provided the auditor with a letter informing her that her authority
was limited to certifying that adequate funds were available. The
auditor then agreed to sign the contract.

Conclusions of Law

15. Section 19 of G.L. c. 268A, except as otherwise permitted
in that section, prohibits a municipal employee from participating
as such in particular matters in which he or an immediate family
member has a financial interest (None of the exemptions applies
here.)

16. As Somerville's solicitor, Langsam was a municipal
employee as that term is defined in G.L. c. 268A, s.1.

17. The decisions to draft a boilerplate contract
for MacDonald's type of project manager position, and then more
particularly as to MacDonald's contract to have the city engage him
in his corporate rather than individual capacity, to not put the
contract out to bid, and to include a minimum term for the
contract, were each particular matters.[1]

18. Langsam participated[2] in each of these particular
matters by providing substantive legal advice to Antonelli.

19. MacDonald was a member of Langsam's immediate family.[3]

20. MacDonald had a financial interest in each of these
particular matters. The decision to draft a boilerplate contract
would set the basic generic terms and conditions for any contract
that MacDonald would end up signing. The decision to include a
minimum term could have guaranteed MacDonald a minimum payment of
$160,000 on the contract. The decision to not put the contract out
to bid guaranteed that MacDonald would get the contract, and the
decision to contract with MacDonald in his corporate capacity
protected MacDonald from individual liability. Langsam knew of
MacDonald's interest in each of these particular matters at the
time she participated in each of these decisions.

21. By providing advice as city solicitor as to each of these
particular matters, Langsam participated in each of those matters.
When Langsam so participated, she knew on each occasion that her
husband had a financial interest in the matter. Therefore, by so
acting, Langsam violated s. 19.

22. The contract review performed by the city was also a
particular matter.

23. MacDonald had a financial interest in the successful
completion of that review process.

24. Langsam knew of MacDonald's interest in the successful
completion of the contract review.

25. Langsam participated in the contract review process by
advising lawyers in her own department that the contract need not
be put out to bid, and by selecting the subordinate to address the
auditor's concerns.

26. Therefore, by participating as city solicitor in each of
the forgoing particular matters as part of the contract review
process knowing that her husband had a financial interest in those
matters, Langsam violated s. 19.

27. According to Langsam, she believed that her filing her
written disclosure of her husband's financial interest in the
contract and her obtaining a written determination from the acting
mayor as described above pro-

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tected her under the s.19(b)(1) exemption.[4] Langsam's d
isclosure is not a defense, however, because it occurred
after her participation in the drafting and review of the contract,
and, in any event, failed to disclose that participation.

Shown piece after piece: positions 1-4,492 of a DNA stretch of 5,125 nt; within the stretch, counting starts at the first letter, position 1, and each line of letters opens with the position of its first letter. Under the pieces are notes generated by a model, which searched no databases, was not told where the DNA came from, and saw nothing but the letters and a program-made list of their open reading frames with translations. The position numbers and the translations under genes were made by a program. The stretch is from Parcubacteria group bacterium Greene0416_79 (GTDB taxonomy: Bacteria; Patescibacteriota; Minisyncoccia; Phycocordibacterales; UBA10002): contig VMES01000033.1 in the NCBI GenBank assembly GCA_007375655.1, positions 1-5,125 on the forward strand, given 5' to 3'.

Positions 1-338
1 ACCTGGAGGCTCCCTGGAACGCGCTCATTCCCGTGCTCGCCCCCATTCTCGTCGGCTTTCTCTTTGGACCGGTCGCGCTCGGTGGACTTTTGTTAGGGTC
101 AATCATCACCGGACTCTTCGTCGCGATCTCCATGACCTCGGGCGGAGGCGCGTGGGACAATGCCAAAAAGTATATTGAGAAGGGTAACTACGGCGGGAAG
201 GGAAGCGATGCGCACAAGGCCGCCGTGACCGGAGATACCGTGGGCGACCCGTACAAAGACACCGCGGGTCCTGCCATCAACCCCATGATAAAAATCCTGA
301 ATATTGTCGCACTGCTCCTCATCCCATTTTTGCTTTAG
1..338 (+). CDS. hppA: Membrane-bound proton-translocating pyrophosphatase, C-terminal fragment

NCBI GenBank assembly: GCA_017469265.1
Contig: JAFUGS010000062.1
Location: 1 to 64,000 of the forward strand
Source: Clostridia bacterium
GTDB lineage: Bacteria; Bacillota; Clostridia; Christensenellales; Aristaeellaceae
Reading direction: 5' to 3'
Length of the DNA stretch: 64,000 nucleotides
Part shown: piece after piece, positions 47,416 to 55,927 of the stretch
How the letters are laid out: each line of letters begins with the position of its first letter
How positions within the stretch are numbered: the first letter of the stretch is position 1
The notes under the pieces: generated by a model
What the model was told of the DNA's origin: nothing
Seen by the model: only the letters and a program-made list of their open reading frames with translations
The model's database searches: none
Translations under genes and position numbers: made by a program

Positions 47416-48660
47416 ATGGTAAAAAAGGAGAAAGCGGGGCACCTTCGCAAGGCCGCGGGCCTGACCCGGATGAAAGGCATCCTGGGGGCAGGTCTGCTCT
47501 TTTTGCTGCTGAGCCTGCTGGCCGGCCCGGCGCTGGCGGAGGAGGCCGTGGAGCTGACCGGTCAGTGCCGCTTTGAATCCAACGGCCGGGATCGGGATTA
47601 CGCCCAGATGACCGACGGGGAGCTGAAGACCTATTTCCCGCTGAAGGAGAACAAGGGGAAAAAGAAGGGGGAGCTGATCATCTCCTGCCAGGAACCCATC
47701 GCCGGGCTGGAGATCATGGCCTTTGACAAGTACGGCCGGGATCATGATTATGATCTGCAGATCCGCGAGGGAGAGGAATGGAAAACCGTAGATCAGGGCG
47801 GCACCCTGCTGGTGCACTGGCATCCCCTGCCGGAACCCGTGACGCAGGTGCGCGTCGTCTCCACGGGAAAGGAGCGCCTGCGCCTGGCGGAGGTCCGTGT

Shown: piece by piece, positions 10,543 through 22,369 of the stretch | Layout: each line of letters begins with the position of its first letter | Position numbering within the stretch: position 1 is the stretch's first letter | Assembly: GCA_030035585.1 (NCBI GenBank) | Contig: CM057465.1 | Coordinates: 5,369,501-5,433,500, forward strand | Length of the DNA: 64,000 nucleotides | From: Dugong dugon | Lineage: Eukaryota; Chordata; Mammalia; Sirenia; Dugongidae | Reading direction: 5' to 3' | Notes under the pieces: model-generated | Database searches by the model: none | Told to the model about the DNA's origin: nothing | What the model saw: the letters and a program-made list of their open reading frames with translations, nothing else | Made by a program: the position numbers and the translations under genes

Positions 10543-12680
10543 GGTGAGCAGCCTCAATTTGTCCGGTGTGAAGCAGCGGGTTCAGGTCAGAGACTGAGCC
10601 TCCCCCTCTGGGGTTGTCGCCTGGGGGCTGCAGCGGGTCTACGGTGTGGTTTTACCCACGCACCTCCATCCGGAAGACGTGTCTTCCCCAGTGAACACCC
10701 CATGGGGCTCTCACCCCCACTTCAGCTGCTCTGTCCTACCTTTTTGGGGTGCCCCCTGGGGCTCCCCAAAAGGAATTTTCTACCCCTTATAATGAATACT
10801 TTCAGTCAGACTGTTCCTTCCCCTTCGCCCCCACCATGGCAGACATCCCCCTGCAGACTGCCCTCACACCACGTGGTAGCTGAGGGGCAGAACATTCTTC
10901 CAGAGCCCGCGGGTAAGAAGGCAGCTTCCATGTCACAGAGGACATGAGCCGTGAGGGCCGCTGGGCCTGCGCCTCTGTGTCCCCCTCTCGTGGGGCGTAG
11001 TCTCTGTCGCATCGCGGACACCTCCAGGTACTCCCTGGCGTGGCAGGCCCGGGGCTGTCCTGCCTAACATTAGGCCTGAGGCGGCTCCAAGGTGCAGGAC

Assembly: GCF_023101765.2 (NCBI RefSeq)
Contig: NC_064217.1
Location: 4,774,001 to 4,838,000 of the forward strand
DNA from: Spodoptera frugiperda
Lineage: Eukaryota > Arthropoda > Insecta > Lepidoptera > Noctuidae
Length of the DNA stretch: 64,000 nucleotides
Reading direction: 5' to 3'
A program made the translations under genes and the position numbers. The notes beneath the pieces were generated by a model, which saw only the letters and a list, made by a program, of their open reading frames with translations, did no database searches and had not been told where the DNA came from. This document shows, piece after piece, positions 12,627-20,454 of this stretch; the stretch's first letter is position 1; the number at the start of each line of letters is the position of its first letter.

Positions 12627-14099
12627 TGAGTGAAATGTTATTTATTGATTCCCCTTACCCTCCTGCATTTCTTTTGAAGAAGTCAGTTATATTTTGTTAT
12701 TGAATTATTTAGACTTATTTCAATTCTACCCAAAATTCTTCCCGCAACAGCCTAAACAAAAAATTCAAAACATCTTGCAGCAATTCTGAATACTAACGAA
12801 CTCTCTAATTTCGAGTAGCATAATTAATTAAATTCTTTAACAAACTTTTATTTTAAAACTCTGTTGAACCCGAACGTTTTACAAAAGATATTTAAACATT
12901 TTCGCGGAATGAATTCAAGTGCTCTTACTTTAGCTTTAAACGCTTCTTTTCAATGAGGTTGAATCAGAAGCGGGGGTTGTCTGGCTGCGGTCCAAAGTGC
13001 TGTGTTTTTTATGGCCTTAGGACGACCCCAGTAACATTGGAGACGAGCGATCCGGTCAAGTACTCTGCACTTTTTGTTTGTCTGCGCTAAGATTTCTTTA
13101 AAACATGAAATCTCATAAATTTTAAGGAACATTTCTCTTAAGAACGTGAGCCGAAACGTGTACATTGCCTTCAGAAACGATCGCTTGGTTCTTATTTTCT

This in turn prevented her appointing authority from
having the opportunity to make an informed written judgment as to
whether he was willing to permit that degree of participation
notwithstanding her husband's financial interest in those
particular matters. All that the disclosure she filed and written
determination she received allowed her to do was sign the contract
"as to form."

Resolution

In view of the foregoing violations of G.L. c. 268A by
Langsam, the Commission has determined that the public interest
would be served by the disposition of this matter without further
enforcement proceedings, on the basis of the following terms and
conditions agreed to by Langsam:

(1) that Langsam pay to the Commission the sum of $3500 as a
civil penalty for violating G.L. c. 268A, s. 19 by
participating as described above in the drafting of and the
law department's review of the library renovation project
manager contract

(2) that she waive all rights to contest the findings of fact,
conclusions of law and terms and conditions contained in this
Agreement in this or any other related administrative or
judicial proceedings to which the Commission is or may be a
party.


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[1] "Particular matter" means any judicial or other
proceeding, application, submission, request for a ruling or other
determination, contract, claim, controversy, charge, accusation,
arrest, decision, determination,, finding, but excluding enactment
of general legislation by the general court and petitions by
cities, towns, counties and districts for special laws related to
their governmental organizations, power, duties, finances and
property.

[2] "Participate" means to participate in agency action or in
a particular matter personally and substantially as a state, county
or municipal employee, through approval, disapproval, decision,
recommendation, the rendering of advice, investigation or
otherwise. GL. c. 268A, s.1(j).

[3]"Immediate family member" means the employee and his
spouse, and their parents, children, brothers and sisters. GL. c.
268A, s.1(e).

[4] Section 19(b)(1) provides that it shall not be a violation
of 19 "if the municipal employee first advises the official
responsible for appointment to his position of the nature and
circumstances of the particular matter and makes full disclosure of
such financial interest, and receives in advance a written
determination made by that official that the interest is not so
substantial as to be deemed likely to affect the integrity of the
services which the municipality may expect from the employee."